As COVID-19 spreads in the state, it also spreads inside prison walls




Three Arizona correctional facilities all have high ratings for lack of access to health care and advocacy groups in the state are concerned the situation will worsen during the COVID-19 pandemic. 

Healthcare Provider Shortage Areas, or HPSAs, are federally designated areas that are known to have a lack of health care providers or services available. The places in Arizona with the highest ratings – meaning the least access to health care – are correctional facilities. 

HPSAs are a designation given to a geographic area, population or facility that has a shortage of primary care, dental or mental health providers or services. Some portions of the state have 100 percent of their population living within one. 

The designation is determined by the Health Resources and Services Administration, the primary federal agency that helps with improving access to health care for people who are uninsured or in isolated areas. 

Arizona ranks ninth in the nation for the most HPSAs and would need approximately 558 new doctors and nurses to be hired in order for the designation to be removed, according to an analysis of the data by the Kaiser Family Foundation. 

HPSAs are given a rating on a scale of 0 to 26. There are 11 HPSAs in Arizona with scores of 21. Of those, three are correctional facilities: the Arizona State Prison in Douglas, the federal prison in Tucson and the U.S. Immigration and Customs Enforcement detention facility in Florence. 

As of April 20, there have been 22 confirmed cases of COVID-19 at ICE facilities in Arizona – including nine at the Florence detention center – and 28 inmates in Arizona Department of Corrections Rehabilitation and Reentry custody have tested positive for the virus, but not at the Douglas prison.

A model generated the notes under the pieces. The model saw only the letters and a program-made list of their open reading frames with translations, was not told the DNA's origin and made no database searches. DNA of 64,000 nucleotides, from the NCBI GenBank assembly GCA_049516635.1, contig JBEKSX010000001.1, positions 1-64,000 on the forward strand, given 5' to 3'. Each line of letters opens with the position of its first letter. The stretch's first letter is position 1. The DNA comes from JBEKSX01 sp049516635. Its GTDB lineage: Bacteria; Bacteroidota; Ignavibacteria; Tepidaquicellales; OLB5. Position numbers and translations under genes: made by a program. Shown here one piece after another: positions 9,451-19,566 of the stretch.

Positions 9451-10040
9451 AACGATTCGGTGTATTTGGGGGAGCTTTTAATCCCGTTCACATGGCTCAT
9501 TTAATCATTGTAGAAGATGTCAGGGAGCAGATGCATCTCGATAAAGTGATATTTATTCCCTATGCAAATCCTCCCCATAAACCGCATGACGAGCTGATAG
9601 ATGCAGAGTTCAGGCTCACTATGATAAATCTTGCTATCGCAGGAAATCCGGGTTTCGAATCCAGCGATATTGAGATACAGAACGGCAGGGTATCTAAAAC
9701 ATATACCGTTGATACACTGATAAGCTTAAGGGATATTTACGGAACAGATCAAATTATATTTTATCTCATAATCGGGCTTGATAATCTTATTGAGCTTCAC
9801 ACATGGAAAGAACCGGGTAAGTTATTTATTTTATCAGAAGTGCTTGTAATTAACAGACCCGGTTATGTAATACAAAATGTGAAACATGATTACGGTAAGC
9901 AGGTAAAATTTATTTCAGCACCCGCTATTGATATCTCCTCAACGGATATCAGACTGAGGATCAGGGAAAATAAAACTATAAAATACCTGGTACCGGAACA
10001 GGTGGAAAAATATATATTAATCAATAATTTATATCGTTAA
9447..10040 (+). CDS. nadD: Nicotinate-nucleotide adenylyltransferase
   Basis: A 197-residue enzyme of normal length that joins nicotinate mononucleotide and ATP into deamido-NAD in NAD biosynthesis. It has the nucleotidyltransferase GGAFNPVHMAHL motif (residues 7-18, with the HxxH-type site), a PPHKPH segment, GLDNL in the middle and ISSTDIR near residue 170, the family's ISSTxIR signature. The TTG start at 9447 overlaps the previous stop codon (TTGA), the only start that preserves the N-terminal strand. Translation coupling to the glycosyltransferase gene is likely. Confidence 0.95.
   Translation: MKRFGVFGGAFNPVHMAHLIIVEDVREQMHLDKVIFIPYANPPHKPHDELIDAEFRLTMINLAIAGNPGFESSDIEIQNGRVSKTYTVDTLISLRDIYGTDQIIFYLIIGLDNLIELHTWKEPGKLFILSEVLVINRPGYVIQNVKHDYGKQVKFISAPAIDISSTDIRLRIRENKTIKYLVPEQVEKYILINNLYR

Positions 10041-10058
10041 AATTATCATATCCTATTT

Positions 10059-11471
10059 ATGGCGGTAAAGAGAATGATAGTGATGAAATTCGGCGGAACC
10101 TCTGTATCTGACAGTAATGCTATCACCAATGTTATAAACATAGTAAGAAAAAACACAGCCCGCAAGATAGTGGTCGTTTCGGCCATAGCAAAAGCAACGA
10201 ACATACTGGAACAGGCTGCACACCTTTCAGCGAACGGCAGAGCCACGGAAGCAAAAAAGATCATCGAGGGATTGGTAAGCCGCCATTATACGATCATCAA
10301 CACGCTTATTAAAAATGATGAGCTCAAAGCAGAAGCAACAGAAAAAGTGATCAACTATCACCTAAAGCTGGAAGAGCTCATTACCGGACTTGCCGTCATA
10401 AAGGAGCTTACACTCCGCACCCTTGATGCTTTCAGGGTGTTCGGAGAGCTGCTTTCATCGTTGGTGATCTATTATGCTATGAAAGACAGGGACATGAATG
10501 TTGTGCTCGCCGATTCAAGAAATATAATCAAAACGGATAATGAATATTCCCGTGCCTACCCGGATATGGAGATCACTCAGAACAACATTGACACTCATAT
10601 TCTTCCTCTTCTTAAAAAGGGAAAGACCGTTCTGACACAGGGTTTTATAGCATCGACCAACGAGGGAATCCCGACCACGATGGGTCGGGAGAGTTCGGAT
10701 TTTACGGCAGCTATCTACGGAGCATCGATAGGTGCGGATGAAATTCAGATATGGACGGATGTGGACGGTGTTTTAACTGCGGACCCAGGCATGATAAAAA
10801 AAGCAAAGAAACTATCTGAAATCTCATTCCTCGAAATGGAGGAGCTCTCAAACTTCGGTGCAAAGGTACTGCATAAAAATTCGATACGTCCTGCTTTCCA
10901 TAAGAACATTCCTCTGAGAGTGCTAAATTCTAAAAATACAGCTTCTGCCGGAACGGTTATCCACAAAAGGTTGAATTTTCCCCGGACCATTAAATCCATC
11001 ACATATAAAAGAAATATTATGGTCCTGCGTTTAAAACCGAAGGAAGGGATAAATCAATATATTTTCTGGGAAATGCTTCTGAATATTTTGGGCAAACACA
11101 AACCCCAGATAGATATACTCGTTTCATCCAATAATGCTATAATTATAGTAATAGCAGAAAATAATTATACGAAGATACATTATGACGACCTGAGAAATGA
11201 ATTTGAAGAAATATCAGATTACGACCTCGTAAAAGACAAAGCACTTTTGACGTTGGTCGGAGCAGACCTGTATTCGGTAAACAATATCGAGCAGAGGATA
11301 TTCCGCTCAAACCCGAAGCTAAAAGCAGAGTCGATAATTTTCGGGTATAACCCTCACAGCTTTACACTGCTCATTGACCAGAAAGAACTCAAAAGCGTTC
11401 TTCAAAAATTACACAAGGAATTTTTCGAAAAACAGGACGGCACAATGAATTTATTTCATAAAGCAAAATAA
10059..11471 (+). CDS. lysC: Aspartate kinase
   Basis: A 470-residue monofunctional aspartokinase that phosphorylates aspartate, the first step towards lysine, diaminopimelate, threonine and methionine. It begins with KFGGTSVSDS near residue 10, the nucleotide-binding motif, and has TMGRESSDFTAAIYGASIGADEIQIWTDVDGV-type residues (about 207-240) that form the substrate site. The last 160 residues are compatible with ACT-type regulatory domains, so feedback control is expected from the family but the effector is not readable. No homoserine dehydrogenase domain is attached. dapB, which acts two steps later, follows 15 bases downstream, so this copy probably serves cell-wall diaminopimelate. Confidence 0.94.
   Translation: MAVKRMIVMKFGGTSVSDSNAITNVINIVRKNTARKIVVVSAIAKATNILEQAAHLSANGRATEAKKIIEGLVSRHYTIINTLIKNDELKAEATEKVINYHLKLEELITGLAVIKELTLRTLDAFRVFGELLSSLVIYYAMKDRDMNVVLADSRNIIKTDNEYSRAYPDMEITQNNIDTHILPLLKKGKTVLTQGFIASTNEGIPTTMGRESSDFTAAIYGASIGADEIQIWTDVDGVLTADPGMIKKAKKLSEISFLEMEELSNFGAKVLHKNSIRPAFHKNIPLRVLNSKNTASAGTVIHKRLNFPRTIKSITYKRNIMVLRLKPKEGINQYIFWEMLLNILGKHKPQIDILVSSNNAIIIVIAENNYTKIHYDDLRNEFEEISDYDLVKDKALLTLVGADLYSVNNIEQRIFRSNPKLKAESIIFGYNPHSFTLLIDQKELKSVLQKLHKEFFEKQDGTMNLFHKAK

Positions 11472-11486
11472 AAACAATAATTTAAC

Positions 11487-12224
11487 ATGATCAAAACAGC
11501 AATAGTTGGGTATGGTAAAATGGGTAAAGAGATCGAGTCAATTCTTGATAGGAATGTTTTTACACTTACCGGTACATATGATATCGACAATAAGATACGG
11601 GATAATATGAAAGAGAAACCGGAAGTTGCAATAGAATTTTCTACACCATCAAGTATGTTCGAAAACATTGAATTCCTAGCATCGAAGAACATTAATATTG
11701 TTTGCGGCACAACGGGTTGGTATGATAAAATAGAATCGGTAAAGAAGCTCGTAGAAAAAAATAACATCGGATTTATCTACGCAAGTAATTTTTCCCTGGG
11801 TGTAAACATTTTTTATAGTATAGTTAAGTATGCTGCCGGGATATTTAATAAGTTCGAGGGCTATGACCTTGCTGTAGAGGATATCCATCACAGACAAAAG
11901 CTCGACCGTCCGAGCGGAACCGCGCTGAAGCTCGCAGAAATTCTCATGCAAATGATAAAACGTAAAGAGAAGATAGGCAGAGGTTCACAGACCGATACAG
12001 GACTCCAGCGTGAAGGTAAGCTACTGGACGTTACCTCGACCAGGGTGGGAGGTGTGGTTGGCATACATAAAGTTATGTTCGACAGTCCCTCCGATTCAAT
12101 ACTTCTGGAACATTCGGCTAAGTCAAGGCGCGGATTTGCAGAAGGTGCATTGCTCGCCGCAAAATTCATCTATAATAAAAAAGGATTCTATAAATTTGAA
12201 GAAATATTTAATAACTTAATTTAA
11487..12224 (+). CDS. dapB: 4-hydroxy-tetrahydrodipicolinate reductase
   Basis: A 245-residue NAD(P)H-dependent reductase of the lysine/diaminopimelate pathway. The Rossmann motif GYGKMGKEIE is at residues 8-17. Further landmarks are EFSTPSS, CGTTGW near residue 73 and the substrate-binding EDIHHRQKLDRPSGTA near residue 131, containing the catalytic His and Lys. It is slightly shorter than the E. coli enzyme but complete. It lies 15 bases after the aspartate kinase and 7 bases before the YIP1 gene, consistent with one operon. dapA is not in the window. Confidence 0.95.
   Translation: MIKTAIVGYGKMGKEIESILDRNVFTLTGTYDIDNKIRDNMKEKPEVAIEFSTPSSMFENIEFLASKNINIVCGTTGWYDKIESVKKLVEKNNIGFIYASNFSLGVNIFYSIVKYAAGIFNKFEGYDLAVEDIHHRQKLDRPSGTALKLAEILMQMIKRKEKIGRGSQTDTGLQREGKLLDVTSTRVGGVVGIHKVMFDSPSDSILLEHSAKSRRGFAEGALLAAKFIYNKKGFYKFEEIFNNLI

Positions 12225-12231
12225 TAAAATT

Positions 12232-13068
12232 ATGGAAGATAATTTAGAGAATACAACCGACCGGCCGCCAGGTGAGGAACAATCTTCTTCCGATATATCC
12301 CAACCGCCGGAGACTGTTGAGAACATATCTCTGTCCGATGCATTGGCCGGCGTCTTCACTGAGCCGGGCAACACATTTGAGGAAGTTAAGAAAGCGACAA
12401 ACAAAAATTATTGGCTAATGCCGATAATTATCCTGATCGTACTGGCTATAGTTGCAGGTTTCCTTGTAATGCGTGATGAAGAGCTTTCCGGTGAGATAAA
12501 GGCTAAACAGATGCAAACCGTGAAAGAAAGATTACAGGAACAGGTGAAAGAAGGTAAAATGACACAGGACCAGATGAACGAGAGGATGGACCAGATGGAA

The federal Bureau of Prisons, which oversees the Tucson prison, did not respond to questions about whether any inmates there have tested positive for COVID-19. 

“At this time, FCC Tucson has not requested additional medical staff for their COVID-19 response,” BOP spokesperson Emery Nelson said to the Arizona Mirror. 

Nelson said the agency has been limiting transfers between facilities and implementing quarantine and isolation procedures at all facilities. 

“In addition, we suspended social and legal visits, cancelled staff training and travel, limited access for contractors and volunteers and established enhanced screening for staff and inmates, including temperature checks,” Nelson said. 

BOP has also increased inmate phone allotments from 300 minutes a month to 500. 

Inmates are also limited in their movements, and only small numbers of them are allowed into places such as the commissary, laundry, showers or other areas at a time, Nelson said. 

“Just like in communities nationwide who have been required to shelter-in-place, the BOP implemented this course of action to mitigate the spread of the virus,” Nelson said. 

Inmates at the Tucson facility who are at-risk also have the opportunity to participate in home confinement. BOP would not confirm if any inmates in Tucson have taken advantage of this option. 

“We do not have any information regarding releases from specific institutions,” Nelson said, adding “all inmates releasing or transferring from BOP facilities to the community will be placed in quarantine for 14 days prior to their scheduled departure from the institution.”